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Legends Project

Legends Project: Legends of the Kainai (Stories from the Blackfoot People)

Wednesday, Mar 11, 2009 | 10:13 PM

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Legends of the Kainai: Stories from the Blackfoot people of southern Alberta was originally broadcast on Ideas on CBC Radio One. The CD is available for purchase at CBC Shop Online.

This segment features dramatized versions of traditional Blackfoot legends recorded in March 2007, on the Blood Reserve in southwestern Alberta. These legends are only a small part of the many hours of stories told by Blackfoot elders of the Blood Tribe (Kainai), in their original language. It is the hope that these precious recordings will help preserve the endangered language of the Kainai and will showcase the traditional lifestyle, history, values and creation myths as they were shared by the Blackfoot for more than 10,000 years.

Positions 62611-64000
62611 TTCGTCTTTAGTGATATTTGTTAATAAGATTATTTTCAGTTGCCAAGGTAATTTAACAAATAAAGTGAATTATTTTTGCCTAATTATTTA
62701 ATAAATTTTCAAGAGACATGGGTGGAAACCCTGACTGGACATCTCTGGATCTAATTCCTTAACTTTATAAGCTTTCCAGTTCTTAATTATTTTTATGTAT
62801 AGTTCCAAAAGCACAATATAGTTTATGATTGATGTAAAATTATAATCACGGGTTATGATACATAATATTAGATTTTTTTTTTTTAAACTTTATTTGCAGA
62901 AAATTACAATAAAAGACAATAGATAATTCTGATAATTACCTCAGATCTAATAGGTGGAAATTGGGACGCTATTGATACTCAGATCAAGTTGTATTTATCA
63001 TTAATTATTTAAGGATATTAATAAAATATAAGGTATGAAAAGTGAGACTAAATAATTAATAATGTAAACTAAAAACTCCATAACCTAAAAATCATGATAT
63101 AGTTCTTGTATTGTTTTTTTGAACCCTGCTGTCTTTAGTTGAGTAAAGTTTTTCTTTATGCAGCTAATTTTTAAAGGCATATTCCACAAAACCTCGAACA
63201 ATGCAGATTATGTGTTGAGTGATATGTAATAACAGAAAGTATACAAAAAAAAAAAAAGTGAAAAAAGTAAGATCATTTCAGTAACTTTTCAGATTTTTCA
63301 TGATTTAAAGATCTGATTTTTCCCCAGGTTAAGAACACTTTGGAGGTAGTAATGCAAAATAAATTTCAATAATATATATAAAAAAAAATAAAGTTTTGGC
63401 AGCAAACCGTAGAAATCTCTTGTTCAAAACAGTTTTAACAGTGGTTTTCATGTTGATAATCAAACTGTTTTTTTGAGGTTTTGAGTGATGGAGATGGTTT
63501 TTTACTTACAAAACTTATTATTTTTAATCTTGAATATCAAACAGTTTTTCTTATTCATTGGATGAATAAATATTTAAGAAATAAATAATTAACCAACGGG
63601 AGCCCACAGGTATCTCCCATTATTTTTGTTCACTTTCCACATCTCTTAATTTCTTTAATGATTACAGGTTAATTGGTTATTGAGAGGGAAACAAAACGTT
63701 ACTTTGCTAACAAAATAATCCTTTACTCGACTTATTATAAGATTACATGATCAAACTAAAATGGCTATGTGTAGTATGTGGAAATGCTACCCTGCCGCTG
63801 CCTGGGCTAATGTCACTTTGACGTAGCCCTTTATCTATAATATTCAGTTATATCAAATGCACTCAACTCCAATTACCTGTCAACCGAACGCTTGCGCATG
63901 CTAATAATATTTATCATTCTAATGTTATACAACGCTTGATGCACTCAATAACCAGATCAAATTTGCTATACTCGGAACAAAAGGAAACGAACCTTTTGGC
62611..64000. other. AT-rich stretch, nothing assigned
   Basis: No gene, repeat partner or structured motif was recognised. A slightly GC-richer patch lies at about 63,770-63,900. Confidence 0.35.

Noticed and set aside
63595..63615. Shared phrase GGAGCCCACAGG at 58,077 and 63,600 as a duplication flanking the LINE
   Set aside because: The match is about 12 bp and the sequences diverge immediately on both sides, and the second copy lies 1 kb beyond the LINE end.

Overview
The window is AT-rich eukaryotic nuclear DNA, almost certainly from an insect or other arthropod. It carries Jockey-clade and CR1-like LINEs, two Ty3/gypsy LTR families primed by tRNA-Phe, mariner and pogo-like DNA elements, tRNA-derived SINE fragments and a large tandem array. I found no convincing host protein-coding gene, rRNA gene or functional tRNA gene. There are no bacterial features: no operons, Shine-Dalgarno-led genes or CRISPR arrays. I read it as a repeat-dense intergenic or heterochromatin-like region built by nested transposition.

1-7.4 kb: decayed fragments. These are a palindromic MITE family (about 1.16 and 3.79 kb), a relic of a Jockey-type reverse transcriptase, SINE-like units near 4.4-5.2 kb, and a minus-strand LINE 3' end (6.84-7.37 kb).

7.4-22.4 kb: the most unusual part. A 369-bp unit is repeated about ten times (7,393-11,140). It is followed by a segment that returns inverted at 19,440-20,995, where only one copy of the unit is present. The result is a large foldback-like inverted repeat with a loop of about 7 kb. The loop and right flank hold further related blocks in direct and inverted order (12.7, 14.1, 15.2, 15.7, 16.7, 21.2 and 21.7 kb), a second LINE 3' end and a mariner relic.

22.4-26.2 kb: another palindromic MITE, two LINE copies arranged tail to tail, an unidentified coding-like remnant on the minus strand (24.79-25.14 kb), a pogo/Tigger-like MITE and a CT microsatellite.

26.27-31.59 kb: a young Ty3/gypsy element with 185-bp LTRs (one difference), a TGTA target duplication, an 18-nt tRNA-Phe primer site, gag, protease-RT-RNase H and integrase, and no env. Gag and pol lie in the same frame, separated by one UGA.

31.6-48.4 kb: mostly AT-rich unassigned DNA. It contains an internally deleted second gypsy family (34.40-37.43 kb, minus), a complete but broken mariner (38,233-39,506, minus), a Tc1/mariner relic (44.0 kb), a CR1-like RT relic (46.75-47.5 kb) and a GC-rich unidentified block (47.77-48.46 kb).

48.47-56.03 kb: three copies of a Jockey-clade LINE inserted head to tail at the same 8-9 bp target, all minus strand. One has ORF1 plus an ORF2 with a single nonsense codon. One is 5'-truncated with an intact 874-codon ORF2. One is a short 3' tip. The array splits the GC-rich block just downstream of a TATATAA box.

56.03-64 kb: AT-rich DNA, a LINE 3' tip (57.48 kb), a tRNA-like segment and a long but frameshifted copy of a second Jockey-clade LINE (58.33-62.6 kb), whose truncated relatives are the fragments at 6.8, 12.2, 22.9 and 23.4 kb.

Once referred to as "Lord of the Plains" the Blackfoot Confederacy were one of the most feared and respected warrior nations. They dominated the plains from the Rockies to Saskatchewan, living nomadically in Niitoyisi (tipis) made from buffalo hides and poles. With the assistance of dogs and later horses, the Blackfoot followed the herds of buffalo, which provided them sustenance. They lived in camps made up of families and clans, adhering to a complex governing system and protocol. They shared stories, traditions and celebrations that reflected their vast knowledge of the land, sky, plants and animals. This knowledge helped them thrive for thousands of years on North America's prairies.